The political performance artist Pyotr Pavlensky has been pulled from the running for Russia’s top art prize, eliciting a storm of criticism about growing censorship from curators and several resignations from the selection committee.
Pavlensky was nominated for the visual art category in the state-sponsored Innovatsiya (Innovation) Prize, for his performance Threat: Lubyanka’s Burning Door, in which he set fire to the entrance of the Federal Security Service (FSB) building in Moscow in November 2015. (The FSB is the successor agency of the KGB.) He was arrested for that performance, is being tried in absentia in St Petersburg for an earlier piece, and meanwhile has been held in Moscow’s Serbsky Centre for a court-ordered psychiatric evaluation for several weeks.
After Pavlensky’s name was removed from the shortlist, eight curators and art critics withdrew from the selection committee, including Dimitri Ozverkov, the head of the contemporary art department at St Petersburg’s State Hermitage Museum. Four of them later returned to the committee on the condition that the visual art category—the top award—be cancelled altogether.
In a Facebook post on Tuesday, Ozerkov wrote: “It’s obvious: today’s de jure cancellation of Innovatsiya’s main category due to Pavlensky’s disqualification signifies his de facto victory.”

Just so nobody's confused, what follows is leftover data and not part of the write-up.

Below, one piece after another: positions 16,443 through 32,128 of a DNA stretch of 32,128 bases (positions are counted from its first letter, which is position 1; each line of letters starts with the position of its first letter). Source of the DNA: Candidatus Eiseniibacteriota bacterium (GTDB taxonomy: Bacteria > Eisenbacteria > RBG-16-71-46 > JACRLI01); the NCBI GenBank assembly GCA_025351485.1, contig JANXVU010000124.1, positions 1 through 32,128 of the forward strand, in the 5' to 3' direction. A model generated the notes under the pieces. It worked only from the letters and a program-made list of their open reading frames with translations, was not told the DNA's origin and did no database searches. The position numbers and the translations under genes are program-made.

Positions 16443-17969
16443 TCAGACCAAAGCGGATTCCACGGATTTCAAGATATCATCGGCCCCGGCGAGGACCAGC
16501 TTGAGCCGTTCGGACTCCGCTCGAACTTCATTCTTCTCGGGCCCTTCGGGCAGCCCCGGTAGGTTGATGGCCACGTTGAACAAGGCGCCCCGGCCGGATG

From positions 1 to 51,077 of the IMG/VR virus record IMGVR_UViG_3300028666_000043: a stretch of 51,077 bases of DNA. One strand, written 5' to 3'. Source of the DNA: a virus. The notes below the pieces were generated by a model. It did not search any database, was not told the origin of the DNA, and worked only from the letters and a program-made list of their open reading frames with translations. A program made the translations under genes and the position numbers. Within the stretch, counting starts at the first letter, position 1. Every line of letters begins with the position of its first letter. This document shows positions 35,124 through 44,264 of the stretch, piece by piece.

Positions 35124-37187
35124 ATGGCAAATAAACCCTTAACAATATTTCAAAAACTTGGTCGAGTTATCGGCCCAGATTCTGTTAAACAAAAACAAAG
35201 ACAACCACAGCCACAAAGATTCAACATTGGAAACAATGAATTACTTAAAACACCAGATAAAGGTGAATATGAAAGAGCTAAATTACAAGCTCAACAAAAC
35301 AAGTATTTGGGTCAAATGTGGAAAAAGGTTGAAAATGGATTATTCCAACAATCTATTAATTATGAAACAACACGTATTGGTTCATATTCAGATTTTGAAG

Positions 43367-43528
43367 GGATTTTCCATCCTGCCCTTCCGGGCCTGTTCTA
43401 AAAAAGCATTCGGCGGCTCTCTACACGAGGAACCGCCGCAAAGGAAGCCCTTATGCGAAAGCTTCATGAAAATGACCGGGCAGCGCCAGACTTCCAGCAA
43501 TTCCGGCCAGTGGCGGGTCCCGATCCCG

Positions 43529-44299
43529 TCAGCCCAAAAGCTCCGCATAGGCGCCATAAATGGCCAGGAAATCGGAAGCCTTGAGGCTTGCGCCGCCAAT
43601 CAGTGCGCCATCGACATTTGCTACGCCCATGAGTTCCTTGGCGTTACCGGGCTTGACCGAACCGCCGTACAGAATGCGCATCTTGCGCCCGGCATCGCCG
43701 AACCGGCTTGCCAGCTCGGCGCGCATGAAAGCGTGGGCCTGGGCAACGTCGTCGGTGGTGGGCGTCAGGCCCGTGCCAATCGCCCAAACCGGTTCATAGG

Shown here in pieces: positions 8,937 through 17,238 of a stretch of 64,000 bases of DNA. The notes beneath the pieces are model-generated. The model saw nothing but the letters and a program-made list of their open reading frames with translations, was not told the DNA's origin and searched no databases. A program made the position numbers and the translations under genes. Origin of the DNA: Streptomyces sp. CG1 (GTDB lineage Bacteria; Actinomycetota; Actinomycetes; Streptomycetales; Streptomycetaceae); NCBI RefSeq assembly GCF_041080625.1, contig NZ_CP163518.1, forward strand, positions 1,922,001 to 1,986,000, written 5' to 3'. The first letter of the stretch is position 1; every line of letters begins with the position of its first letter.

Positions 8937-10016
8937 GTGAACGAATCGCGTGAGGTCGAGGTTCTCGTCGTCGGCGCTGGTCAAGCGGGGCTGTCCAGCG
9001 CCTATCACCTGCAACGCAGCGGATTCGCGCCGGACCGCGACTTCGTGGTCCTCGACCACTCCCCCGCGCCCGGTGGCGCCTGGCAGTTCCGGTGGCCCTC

Anna Tolstova, the committee member who first nominated Pavlensky and who also quit, wrote on her Facebook page: “The Innovatsiya Prize is awarded not by a prosecutor but by the expert community, and I don’t feel obligated to agree with censorship and become part of the repressive machinery of the state.”
Nailya Allakhverdieva, one of the curators who agreed to return to the committee, wrote: “If this tendency continues, it’s not clear that the prize will survive under such policies of censorship.” Oksana Shalygina, the artist's partner, wrote on her Facebook page: "Political art in action! Confirmation of the borders and forms of political art is taking place even when the artist Pyotr Pavlensky is under arrest.The power of art doesn’t know walls and locks.”
In a statement posted on the website of the National Center for Contemporary, which runs the prize, Mikhail Mindlin, its general director, said the bylaws allow for any application to be rejected. “In this particular case, it concerns a work that was created during action that has clear signs of violating the law, and caused material damage,” he said.
The artist collective Voina won the Innovatsiya visual art award in 2011 for their work A Dick Captured by the FSB, in which they spray-painted a massive penis onto a bridge opposite St Petersburg’s Federal Security Services building the previous year.
Human Rights Watch has called Pavlensky’s confinement in the hospital “a sinister reminder of the Soviet legacy of punitive psychiatry, and the abuse of psychiatry to silence critics”.